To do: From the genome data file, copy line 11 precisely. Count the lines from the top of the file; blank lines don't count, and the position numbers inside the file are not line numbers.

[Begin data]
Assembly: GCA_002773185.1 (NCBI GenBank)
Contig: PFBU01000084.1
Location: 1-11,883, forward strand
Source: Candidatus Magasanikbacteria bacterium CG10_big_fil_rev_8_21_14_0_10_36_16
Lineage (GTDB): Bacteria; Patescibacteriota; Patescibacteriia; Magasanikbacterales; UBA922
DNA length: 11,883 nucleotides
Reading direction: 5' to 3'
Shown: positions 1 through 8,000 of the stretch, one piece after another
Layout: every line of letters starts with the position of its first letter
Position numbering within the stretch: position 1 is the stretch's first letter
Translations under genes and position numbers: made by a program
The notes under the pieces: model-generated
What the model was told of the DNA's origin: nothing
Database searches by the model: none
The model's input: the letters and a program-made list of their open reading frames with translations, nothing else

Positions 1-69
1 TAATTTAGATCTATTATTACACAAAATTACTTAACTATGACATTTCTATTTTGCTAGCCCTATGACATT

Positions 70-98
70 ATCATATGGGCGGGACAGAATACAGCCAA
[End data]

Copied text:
Translations under genes and position numbers: made by a program